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If you use social media then chances are you've been flicking through your feed and come across photos of friends or strangers enjoying lavish-looking holidays in far flung places.
Chances are you'll wish you were with them or at least where they were, soaking up the sun, ploughing through powder on the mountains or trekking through the jungle.
But there's a pretty low chance that you'd go out of your way and make yourself financially stuffed to just mirror what you're seeing on your feed.
Well, sadly for one Aussie woman, the fear of missing out was too much and she's ended up in financial ruin.
Fiona Melbul has always had a bit of FOMO when it comes to social media and admits that she'd rather be in debt than miss out on all the fun.
However, when she found out her brother was going to Disneyland, the 27-year-old said he couldn't go without her.
So she decided to take out a loan to afford the airfare and then used her credit card for the whole trip, racking up around $8,000 and knowing full well that she couldn't afford the sudden debt.
"You take those 10, 20 shots to take the perfect one, post on social media, then you kinda wait for your friends to see it. Then you get all those comments of them being jealous. Makes me feel good that I can do that," she told A Current Affair.
Fiona says she's had to move back in with her parents in order to pay off the debt slowly, but surely.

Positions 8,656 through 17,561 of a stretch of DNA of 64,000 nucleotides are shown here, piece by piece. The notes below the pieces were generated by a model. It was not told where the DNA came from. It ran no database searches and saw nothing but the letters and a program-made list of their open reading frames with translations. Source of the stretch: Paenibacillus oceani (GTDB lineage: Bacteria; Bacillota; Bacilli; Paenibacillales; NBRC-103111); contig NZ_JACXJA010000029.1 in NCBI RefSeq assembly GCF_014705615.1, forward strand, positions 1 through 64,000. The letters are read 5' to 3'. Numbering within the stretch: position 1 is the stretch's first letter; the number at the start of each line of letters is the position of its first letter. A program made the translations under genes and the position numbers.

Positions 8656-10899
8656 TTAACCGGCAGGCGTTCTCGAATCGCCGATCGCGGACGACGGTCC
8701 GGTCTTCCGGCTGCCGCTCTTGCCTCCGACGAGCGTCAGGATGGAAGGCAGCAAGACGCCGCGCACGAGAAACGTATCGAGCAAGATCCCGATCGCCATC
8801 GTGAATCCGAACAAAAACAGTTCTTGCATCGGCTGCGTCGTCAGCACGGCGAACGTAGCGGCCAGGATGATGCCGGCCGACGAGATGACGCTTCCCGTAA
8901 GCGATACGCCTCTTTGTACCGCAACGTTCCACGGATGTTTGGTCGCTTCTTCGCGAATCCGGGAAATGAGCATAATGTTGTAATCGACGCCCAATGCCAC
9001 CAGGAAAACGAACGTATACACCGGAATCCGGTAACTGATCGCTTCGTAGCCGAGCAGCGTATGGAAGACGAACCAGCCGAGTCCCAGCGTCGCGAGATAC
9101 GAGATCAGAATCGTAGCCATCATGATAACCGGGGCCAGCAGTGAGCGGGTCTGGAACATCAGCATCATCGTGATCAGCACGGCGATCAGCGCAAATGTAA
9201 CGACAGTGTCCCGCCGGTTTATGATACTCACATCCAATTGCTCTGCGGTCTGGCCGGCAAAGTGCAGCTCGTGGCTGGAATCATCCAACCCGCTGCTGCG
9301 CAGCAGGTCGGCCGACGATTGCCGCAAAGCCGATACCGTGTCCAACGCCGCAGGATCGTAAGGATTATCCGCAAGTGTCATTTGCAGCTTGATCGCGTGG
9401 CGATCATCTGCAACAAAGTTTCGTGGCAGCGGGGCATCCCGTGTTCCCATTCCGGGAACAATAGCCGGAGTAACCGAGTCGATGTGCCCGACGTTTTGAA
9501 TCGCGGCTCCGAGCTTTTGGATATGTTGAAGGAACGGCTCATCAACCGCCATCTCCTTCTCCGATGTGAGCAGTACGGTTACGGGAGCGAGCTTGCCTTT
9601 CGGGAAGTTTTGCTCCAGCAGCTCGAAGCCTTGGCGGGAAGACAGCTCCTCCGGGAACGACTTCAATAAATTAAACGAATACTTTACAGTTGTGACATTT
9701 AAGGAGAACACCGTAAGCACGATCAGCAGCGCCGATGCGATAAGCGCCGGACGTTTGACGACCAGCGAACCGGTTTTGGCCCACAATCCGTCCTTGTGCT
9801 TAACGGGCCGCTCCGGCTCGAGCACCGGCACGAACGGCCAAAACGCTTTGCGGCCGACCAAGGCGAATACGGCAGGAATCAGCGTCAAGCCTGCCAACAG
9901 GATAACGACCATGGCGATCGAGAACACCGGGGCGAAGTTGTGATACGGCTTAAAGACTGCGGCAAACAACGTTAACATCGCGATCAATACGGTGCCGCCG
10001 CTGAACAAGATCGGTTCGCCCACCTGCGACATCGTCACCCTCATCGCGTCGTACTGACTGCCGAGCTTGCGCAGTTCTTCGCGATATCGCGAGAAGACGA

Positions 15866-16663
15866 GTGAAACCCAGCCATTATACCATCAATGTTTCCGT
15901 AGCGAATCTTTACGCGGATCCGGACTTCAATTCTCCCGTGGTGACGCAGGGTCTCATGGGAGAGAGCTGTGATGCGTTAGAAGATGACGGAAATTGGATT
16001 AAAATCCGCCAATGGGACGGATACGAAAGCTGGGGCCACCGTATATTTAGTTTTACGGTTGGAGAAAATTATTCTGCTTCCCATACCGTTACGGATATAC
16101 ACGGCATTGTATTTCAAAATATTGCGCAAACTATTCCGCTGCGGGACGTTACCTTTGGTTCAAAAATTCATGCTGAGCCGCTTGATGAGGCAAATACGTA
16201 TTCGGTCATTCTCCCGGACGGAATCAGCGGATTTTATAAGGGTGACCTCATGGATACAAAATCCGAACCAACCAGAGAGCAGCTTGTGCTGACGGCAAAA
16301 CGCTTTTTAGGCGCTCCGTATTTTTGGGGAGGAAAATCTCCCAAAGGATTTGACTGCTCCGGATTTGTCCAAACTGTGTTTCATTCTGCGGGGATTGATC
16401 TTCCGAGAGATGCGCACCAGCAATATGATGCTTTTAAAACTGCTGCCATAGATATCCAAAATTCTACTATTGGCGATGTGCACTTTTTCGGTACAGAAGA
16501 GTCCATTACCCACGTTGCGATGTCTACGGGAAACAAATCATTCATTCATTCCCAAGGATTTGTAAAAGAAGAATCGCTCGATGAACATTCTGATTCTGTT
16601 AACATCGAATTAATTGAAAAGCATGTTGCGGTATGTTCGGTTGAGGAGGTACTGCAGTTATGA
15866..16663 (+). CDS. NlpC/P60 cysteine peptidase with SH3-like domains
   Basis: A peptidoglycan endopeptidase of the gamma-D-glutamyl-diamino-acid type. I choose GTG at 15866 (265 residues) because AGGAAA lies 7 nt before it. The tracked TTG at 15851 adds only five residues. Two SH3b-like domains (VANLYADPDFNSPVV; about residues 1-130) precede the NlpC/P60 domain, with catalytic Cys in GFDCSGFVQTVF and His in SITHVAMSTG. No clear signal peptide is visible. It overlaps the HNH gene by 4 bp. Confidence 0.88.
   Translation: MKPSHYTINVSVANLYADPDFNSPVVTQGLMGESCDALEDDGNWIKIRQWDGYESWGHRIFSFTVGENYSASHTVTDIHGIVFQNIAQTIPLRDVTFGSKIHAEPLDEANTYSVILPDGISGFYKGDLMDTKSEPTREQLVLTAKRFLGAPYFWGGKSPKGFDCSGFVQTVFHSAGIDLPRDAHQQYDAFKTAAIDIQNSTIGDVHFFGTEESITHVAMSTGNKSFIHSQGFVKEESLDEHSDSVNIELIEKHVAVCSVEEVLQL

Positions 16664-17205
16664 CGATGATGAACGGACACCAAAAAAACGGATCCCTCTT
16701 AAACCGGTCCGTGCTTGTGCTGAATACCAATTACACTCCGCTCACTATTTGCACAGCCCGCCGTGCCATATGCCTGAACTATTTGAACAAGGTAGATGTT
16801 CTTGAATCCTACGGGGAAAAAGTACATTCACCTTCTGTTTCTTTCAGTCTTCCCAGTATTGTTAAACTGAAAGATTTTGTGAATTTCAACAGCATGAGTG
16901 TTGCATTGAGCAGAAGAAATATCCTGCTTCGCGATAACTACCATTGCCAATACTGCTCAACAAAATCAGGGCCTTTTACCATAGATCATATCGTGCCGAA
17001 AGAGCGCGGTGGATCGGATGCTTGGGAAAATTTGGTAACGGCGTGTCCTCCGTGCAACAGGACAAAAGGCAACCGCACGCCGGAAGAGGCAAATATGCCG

But this highlights the growing issue of people being sucked into financial difficulty because of social media saturation.
Psychologist Christine Bagley-Jones also told the Channel 9 programme: "It is just like fast food, not very substantial and nutritious, you've gotta keep going back for another hit.
"We're connected all the time and we're constantly being reminded of what other people are doing, and that status-envy and downward comparing leads us to strive for this other life that's not our own.
"It's that instant gratification - you do get a little rush when you spend - your mind starts to release the dopamine and seratonin that gets us all excited," Dr Bagley-Jones says.
"But it's short lived, and the long-term consequences are quite devastating for some."
So next time you're weighing up whether it's worth it for the 'gram, just remember you could be in some serious debt for just a couple of photos.
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